The Automatic Hate

Joseph Cross and Adelaide Clemens share a moment.

Joseph Cross and Adelaide Clemens share a moment.

(2015) Dramedy (Film Movement) Joseph Cross, Adelaide Clemens, Deborah Ann Woll, Richard Schiff, Ricky Jay, Yvonne Zima, Vanessa Zima, Catherine Carlen, Caitlin O’Connell, Darren MacDonald, Vienna Stampeen, Travis Quentin Young, George Riddle, Sea McHale, Matthew Fahey, Jozef Fahey, Craig Wesley Divino, Mark Andrews, Brooke Stone. Directed by Justin Lerner

All families have secrets; skeletons in their closets that once let out affect the dynamic of the family in unexpected and often unintended ways. Those secrets sometimes die with those who were there but there are occasions when the consequences are passed down the generations.

Davis Green (Cross) is a head chef at a Boston restaurant, but as well as his culinary career is going, there is a lot less to desire in his private life. His emotional girlfriend Cassie (Woll), however, locks him out of the bathroom and can’t stop sobbing. She needs alone time and Davis is inclined to give it to you, especially after he hears why she’s sobbing (although we don’t find out until later). He heads down to his favorite bar to hang out with some friends, when he notices a beautiful blonde there who acts like she knows him. When he approaches her though, she runs away.

She shows up later at his apartment and introduces herself as Alexis (Clemens). She tells him that she’s his cousin, but that can’t be right – his dad was an only child. Nonetheless, she insists that’s who she is. When Davis confronts his dad Ronald (Schiff), at first his dad – a respected Yale-educated developmental psychologist – denies the existence of a sibling. Not one to simply take the word of his own dad who has always expressed disappointment in Davis’ career choice (and choice of girlfriend for that matter), Davis goes to talk to his grandfather (Riddle) who seems to confirm that there’s a long lost brother – “we don’t talk about Josh” he croaks before having a panic attack.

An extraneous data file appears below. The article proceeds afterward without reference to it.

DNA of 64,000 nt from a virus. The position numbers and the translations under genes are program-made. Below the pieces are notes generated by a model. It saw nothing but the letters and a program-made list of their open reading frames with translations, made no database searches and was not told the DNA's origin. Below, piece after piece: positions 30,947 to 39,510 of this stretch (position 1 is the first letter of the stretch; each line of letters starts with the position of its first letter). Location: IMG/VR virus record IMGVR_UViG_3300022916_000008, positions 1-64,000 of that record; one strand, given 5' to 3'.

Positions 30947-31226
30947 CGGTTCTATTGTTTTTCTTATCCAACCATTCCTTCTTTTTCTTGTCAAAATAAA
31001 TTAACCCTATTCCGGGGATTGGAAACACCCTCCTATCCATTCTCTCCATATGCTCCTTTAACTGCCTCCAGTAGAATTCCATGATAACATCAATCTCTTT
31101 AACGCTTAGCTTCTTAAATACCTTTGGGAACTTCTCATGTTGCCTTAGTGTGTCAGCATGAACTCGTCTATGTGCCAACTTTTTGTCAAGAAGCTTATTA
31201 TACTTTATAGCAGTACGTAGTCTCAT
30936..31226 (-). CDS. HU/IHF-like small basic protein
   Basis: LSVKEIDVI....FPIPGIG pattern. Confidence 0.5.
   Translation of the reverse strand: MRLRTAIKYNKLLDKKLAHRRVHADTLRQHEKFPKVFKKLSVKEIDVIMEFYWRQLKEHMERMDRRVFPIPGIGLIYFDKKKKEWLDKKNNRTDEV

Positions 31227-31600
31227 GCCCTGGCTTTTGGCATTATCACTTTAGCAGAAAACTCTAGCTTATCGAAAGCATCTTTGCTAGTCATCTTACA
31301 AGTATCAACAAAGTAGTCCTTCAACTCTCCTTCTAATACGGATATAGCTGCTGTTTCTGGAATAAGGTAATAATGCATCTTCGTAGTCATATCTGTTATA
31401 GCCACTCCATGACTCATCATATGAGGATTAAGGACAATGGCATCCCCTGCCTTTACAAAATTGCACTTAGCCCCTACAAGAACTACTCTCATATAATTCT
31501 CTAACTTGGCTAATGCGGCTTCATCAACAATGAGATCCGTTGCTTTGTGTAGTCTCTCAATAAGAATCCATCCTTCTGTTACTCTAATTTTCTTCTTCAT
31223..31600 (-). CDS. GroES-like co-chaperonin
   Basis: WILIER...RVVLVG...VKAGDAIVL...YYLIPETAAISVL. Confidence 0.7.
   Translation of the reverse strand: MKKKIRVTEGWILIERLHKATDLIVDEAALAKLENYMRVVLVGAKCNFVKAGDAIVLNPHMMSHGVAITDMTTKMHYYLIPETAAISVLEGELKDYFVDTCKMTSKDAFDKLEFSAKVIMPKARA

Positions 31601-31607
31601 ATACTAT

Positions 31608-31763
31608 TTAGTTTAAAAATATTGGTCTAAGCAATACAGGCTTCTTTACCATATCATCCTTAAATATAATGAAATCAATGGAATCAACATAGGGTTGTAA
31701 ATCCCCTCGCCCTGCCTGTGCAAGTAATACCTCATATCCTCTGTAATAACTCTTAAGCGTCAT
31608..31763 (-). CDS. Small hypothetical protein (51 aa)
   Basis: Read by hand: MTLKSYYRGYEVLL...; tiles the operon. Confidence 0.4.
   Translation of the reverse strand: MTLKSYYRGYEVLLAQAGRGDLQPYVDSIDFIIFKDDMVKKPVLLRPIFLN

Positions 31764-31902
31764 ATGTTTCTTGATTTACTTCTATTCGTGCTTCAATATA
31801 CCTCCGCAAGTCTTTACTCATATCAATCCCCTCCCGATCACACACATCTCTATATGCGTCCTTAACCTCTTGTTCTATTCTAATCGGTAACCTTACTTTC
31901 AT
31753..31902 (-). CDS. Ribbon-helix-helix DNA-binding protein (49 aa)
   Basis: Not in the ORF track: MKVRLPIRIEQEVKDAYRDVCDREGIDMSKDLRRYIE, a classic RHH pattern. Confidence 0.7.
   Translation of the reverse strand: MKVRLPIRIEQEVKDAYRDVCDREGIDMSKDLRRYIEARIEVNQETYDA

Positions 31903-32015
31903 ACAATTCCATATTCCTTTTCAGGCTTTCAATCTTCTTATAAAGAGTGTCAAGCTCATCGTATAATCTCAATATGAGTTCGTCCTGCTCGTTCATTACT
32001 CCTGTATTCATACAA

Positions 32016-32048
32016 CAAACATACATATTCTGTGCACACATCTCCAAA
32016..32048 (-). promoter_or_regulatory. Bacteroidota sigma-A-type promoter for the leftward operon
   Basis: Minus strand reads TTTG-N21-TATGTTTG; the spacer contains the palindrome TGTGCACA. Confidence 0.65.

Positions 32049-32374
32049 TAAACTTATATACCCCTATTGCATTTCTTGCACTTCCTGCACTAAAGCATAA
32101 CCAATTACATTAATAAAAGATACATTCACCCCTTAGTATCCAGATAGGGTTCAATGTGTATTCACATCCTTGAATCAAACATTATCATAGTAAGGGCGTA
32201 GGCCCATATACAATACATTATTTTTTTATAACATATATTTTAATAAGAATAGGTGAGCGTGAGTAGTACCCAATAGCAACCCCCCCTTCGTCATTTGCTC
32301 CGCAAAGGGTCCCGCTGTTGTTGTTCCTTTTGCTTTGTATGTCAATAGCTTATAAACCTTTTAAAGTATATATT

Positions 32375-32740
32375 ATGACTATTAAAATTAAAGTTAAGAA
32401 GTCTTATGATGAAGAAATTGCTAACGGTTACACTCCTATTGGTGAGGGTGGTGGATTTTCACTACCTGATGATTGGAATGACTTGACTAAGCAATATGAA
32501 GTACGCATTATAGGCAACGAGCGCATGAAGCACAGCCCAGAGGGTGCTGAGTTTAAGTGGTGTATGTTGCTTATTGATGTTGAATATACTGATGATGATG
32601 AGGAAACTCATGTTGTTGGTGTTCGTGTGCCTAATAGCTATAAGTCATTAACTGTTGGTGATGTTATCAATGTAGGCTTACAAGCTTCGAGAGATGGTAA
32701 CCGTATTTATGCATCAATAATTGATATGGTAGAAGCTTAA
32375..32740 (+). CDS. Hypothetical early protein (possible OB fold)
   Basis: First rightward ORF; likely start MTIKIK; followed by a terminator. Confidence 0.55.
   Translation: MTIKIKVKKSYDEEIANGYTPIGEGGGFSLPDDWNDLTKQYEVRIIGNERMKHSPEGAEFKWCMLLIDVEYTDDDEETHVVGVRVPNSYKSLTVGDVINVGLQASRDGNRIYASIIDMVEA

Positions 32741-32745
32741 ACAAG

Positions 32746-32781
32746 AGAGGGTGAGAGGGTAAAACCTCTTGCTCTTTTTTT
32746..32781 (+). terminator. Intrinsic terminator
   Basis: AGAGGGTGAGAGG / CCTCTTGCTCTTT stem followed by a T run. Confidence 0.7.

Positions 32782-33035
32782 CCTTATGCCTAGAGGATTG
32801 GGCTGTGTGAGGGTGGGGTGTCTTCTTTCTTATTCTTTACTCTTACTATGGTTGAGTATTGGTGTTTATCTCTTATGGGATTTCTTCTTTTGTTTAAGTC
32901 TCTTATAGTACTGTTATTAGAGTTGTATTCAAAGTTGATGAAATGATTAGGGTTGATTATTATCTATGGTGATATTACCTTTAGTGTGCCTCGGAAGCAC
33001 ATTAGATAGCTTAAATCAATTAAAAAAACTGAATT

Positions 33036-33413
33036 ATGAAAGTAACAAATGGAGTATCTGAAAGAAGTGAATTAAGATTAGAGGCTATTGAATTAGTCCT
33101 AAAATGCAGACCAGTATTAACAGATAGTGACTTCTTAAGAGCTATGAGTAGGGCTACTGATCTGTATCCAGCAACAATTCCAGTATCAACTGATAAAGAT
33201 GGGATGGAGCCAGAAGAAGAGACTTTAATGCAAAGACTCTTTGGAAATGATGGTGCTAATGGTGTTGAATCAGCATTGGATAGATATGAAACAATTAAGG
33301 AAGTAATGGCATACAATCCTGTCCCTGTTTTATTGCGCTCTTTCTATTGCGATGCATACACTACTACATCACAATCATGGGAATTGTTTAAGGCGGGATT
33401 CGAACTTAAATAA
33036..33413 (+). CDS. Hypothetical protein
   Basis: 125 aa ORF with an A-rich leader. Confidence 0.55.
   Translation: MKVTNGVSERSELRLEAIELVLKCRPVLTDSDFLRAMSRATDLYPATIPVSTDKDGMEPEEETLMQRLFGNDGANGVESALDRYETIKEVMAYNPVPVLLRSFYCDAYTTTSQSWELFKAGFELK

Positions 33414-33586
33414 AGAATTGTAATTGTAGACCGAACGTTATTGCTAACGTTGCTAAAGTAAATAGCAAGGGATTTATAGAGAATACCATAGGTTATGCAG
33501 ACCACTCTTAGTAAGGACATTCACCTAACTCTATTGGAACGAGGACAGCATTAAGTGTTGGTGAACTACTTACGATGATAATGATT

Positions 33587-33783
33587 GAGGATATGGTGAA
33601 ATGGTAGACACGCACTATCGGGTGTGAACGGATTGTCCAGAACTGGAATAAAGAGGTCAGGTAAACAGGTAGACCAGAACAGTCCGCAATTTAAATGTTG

Once again, Davis confronts his dad who reluctantly admits to the existence of Josh (Jay) but won’t explain why the two are estranged. Devastated by this and by a revelation from his girlfriend, Davis decides to take a break from everything and find his cousins.

That’s right, plural. It turns out Alexis has two sisters – Annie (Y. Zima) and Vanessa (V. Zima) and they live on a bucolic farm in upstate New York, although it is not super successful. They live a kind of hippie existence, even to the marijuana dispensary in the consignment store the girls run. It turns out that the feelings Davis’ dad has for Josh are reciprocated. Davis and Alexis try to figure out what would cause such a rift between brothers – and all the while Davis is developing feelings of his own for his first cousin. When a family tragedy forces the two families together, what comes next is inevitable – and awkward.

This is not your average family drama nor is it your average romantic comedy. It falls somewhere in between and is seriously bent, in a good way. It is also bent enough that it may make some feel a little bit squeamish, particularly when you learn exactly what drove the brothers apart. However there is a real heart at the center of the movie that kind of helps drive through the less savory feelings that may occur.

The mystery of that estrangement could easily be a MacGuffin or become a distraction but Lerner never allows it to do so. The casting of veterans Schiff (The West Wing) and Jay (tons of David Mamet films) is brilliant; the two have a bit of resemblance facially and in vocal mannerisms. The two feel like brothers, which is important here, although brothers who have not seen each other in 20 years and have lived separate lives. Everything works here.

The cousins are all extremely beautiful blondes, which makes for a happy reviewer. There’s also some nice cinematic scenery in the upstate New York countryside. While there are a few hiccups – the hoary plot-advancing device of finding home movies in an attic seems a little bit beneath this film – this is one of those gems that come along every once in awhile that flies under the radar and is far more impressive than you would think. However, those who are easily squeamish about unorthodox romantic and sexual relationships should be on notice that this film may be a little bit uncomfortable for them.

REASONS TO GO: Handles the mystery adroitly. The cousins are gorgeous. A lot of heart (oddly enough) at the center.
REASONS TO STAY: The adult relationships are a bit uncomfortable.
FAMILY VALUES: Some profanity, graphic nudity and a scene of sexuality.
TRIVIAL PURSUIT: Filmed in and about Mt. Vernon, New York.
CRITICAL MASS: As of 3/11/16: Rotten Tomatoes: 88% positive reviews. Metacritic: 59/100.
COMPARISON SHOPPING: Harold and Maude
FINAL RATING: 8/10
NEXT: Eddie the Eagle

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